Okay I'm not a vet and nor do I profess to be a know it all. But I have sat through seminars on cancers and read an awful lot about various cancers in dogs. I would like to say im a logical kind of person who can reason something through to a good understanding of it.
What we have to remember about cancer is this. "If their was a cure for dog cancer, their would of been a cure for human cancer many years ago"!
A dear friend of mine was talking to me about cancer in dogs which has prompted this blog update.
We know cancers are caused in animals by passive smoking. So if your a smoker in the house, or you do it on the doorstep and your dogs out there with you, your dog can inhale smoke. This was told to me by a top specialist in the UK on dog cancer.
Farmland chemicals play a part in dog cancer, and vehicles emitting toxic fumes. Dogs walk lower to the ground and they are inhaling fumes from vehicles as vehicle fumes do not rise far into the sky.
Now a scientist told me this as he was studying global warming. They did an extensive study and they discovered that airplanes pump fumes direct into the atmosphere. But car fumes sank back down to earth and only went so high. Who do you believe as we are all let to believe its vehicles. Anyway thats what I have been told, take it or leave it.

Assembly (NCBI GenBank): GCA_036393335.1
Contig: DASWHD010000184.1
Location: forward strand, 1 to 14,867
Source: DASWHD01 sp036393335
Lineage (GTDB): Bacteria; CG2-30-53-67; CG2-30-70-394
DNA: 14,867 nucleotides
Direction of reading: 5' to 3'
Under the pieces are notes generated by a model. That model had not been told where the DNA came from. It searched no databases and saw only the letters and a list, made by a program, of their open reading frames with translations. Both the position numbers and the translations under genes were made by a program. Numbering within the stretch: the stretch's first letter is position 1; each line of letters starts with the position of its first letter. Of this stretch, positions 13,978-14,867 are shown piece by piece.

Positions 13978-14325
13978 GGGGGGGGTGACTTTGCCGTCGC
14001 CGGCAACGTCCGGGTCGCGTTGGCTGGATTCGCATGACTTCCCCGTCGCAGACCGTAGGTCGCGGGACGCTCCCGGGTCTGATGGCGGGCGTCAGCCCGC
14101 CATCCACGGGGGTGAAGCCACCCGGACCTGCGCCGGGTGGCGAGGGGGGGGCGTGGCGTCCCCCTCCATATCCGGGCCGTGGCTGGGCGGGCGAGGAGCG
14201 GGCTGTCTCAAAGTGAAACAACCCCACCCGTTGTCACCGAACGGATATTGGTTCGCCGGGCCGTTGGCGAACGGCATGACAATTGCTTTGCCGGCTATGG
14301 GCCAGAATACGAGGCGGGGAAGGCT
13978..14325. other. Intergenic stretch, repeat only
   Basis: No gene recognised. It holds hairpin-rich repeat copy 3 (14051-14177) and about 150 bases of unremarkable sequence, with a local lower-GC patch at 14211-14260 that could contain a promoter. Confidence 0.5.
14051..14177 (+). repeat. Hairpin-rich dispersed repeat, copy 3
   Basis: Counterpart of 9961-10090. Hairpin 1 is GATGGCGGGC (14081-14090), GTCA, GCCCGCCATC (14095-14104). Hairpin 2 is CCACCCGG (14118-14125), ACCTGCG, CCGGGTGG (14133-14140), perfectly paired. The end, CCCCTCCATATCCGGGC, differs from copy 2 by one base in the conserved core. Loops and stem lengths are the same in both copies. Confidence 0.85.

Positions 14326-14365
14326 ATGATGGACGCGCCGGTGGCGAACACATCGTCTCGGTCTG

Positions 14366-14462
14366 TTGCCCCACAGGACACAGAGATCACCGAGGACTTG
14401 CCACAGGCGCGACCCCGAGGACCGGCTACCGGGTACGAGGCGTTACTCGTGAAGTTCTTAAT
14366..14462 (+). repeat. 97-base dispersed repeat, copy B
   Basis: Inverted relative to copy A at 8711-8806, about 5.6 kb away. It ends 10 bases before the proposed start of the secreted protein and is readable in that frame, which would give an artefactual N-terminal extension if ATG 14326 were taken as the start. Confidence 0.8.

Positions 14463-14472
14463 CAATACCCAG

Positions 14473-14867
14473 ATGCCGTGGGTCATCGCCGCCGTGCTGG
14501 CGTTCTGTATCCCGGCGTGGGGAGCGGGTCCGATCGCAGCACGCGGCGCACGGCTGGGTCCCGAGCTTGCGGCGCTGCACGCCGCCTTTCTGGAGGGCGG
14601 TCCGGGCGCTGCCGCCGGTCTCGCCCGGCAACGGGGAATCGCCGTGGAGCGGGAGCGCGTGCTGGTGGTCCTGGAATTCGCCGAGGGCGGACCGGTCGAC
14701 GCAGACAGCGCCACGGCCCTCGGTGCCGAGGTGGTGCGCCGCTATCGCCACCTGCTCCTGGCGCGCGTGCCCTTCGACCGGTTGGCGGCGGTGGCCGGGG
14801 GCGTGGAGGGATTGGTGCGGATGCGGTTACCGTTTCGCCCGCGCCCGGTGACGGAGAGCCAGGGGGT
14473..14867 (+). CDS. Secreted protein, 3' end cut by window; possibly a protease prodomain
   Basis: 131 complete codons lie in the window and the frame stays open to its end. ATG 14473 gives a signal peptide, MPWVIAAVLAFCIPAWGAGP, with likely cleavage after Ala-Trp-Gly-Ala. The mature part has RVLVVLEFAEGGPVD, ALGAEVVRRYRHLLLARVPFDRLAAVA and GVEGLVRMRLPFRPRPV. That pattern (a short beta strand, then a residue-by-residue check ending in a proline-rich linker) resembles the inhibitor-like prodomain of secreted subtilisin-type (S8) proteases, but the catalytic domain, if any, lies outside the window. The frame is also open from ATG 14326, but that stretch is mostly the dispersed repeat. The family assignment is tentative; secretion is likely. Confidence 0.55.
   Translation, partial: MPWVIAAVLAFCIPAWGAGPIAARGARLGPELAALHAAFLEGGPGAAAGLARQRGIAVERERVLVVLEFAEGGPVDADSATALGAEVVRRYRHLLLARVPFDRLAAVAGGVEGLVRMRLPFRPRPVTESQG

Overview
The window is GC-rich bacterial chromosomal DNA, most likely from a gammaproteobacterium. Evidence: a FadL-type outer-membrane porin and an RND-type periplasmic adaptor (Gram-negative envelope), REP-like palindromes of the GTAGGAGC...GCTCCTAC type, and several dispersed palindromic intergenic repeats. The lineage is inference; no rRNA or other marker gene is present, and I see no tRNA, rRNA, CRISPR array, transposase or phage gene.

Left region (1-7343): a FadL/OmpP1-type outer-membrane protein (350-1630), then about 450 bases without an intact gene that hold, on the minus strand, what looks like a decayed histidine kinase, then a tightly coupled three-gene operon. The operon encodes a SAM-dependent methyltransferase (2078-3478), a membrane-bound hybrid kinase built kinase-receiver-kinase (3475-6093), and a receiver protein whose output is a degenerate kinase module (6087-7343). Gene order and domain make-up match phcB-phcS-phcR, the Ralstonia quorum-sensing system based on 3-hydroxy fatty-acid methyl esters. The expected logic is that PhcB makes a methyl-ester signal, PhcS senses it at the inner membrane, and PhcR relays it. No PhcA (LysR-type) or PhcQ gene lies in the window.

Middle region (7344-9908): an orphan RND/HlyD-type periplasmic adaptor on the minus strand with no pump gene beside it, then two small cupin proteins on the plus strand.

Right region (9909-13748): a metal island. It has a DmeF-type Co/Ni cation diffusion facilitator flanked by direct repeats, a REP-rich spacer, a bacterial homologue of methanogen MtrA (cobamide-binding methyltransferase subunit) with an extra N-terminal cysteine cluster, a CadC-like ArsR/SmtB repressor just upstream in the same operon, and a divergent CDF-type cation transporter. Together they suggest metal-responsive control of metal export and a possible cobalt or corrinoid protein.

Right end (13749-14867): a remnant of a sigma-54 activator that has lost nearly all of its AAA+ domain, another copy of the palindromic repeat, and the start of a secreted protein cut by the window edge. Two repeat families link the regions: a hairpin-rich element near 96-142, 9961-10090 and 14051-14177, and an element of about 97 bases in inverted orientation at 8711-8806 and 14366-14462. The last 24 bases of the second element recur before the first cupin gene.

Now what is not told to many of us is that everything we do with our dogs for the betterment or we think it is, can have a detrimental effect in other ways. Ie vaccines, flea wormers as they are after all either injected into the skin, or ingested or spot ons to the skin.
I suppose its like when we take tablets ourselves you can relate to the long list of side effects included in the package. Their are side effects to every medication a dog takes too. Just because its a dog doesn't mean it wont have side effects to some meds.
The biggest study every done on Vizsla was the Hoffman study. It concluded that the following cancers were triggered by Neutering a Vizsla too early, or at all.
Mast Cell Tumors
transitional cell carcinoma,
The only cancers which benefitted from early spaying were in fact mammary cancer which is a small percentage.
As far as we are all aware their are no UK studies done on cancers in dogs. Yes in other breeds, its now started as I was asked to submit a health survey for Pugs about a month ago for Nottingham university. I have not yet had MCT in a pug, but they are seeing huge increases in Pugs. Maybe if they spoke to America they could conclude study's quicker but it doesn't work like that. I did email the university and said I had never had it, and probably because I wouldn't spay or neuter my Pugs. They replied I was lucky that I had not had it in Pugs. But they didnt recognise the spay or neutering could be the issue. Maybe they will after their study.
The UK Weimaraner is pretty much well known that they all seem to have MCT during their lifetime. Their doesn't seem to be a magical breed line that is cancer free. The chances are if you do not neuter your dog or spay your bitch then you may not see MCT in its lifetime. Or if you do it could be late in life.